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Bill Gates: If Africa Can Be Electrified, The Whole World Will Benefit Too

The Bill and Melinda Gates Foundation spends half of its budget, or $2 billion a year, on the continent of Africa. The money is going to improve medical care and agribusiness, both of which are essential to enhance living standards. But it is also trying to electrify the continent — one that has 500,000 people with no access to power, which is the basic building block for prosperity.


And now is the time: By 2050, Africa is expected to grow from 1.1 billion people to 2 billion. Those folks need medicine, food and electric power. According to the International Energy Agency, sub-Saharan Africa will require $400 billion by 2035 to modernize its energy foundation. The World Bank Group will invest $200 billion globally to 2025 to help get to a low-carbon future.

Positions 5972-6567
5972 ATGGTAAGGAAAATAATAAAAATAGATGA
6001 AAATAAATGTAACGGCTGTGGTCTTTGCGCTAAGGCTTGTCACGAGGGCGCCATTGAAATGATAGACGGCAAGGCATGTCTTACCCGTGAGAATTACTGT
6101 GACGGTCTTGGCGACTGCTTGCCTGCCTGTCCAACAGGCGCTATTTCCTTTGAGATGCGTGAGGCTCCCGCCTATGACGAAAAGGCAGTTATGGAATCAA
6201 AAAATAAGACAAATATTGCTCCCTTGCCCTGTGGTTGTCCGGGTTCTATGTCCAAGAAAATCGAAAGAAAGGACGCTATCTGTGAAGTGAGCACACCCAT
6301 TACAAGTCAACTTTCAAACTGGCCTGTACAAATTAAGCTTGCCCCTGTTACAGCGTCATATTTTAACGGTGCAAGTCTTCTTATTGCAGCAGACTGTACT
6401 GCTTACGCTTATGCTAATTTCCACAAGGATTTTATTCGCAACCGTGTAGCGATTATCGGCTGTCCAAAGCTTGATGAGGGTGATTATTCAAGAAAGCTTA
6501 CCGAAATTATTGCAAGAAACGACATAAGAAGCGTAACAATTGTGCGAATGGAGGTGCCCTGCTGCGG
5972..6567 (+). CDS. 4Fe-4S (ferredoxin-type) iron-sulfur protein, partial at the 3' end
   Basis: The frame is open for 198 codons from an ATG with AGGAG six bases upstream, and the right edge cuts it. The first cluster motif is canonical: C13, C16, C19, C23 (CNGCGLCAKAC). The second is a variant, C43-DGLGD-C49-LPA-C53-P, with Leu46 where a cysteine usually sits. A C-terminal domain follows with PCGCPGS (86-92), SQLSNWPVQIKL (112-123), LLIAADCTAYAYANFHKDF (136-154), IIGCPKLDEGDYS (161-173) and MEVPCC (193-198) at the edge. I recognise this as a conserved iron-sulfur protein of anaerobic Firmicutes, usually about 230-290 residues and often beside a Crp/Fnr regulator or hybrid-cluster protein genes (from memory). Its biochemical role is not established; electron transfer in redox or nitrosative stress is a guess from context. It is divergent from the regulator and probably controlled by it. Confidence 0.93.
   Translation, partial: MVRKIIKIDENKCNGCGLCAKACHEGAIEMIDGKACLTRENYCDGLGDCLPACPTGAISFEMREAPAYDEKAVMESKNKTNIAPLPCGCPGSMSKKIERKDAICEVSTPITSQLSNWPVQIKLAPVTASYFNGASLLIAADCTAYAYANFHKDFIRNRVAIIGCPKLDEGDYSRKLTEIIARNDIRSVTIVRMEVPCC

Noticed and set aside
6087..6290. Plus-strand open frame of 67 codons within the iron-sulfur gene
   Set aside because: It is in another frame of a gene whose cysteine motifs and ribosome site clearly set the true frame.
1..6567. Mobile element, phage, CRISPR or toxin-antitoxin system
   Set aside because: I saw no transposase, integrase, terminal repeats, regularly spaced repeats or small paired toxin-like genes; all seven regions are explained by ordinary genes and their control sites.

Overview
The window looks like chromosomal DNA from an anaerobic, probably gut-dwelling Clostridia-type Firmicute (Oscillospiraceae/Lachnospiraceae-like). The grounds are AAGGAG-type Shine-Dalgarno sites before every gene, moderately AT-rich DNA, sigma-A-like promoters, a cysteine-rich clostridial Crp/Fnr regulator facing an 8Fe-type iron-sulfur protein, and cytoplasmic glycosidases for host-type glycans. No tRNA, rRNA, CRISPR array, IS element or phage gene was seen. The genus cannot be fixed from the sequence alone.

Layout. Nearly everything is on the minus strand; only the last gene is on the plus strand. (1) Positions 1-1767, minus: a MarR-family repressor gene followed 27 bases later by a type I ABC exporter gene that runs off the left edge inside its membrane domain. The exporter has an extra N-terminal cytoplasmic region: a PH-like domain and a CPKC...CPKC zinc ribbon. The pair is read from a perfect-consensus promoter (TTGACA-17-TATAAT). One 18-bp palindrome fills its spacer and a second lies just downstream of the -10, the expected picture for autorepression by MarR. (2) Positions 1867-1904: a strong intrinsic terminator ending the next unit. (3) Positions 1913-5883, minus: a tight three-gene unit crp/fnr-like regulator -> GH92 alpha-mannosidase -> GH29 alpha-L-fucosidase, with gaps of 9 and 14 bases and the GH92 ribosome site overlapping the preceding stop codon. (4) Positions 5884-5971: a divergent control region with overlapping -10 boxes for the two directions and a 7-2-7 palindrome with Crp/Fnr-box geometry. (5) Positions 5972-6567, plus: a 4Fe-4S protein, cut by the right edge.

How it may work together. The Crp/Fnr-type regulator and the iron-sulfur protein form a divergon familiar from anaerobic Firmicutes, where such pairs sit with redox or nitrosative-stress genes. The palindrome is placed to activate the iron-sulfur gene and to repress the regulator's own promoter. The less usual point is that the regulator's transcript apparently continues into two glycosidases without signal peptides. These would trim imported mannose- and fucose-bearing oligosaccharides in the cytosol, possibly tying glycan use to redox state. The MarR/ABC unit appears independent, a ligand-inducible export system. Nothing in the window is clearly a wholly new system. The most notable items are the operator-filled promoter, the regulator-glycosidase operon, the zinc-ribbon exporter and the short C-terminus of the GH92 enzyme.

“We need to do a much better job of informing people about the challenges,” says Bill Gates in his year-end 2018 blog. “But I worry that wealthy countries are turning inward … (and) they’ll decide these efforts aren’t worth the cost,” he adds, referring to investments in healthcare and infrastructure.


It’s game on, though, for the Gates Foundation. And for the United Nations too, which has launched the Sustainable Energy for All that has a lofty goal of providing universal energy access by 2030. It also aims to double the use of both energy efficiency and renewable energy during the same time period.


Most of those without electricity are in Asia and sub-Saharan Africa, where power generation is about a tenth of where it is in other developing areas. Other regions without power include swaths of Latin America and the Philippines. Despite the noble efforts and based on current population trends, 1.2 billion — or 15 percent of the world’s population — will still lack access to electric power in 2030.


Separately, Gates has established the Breakthrough Energy Venture, which is a $1 billion fund with a long-term focus. It has a lofty goal of reducing greenhouse gas emissions by a half-gigaton a year.


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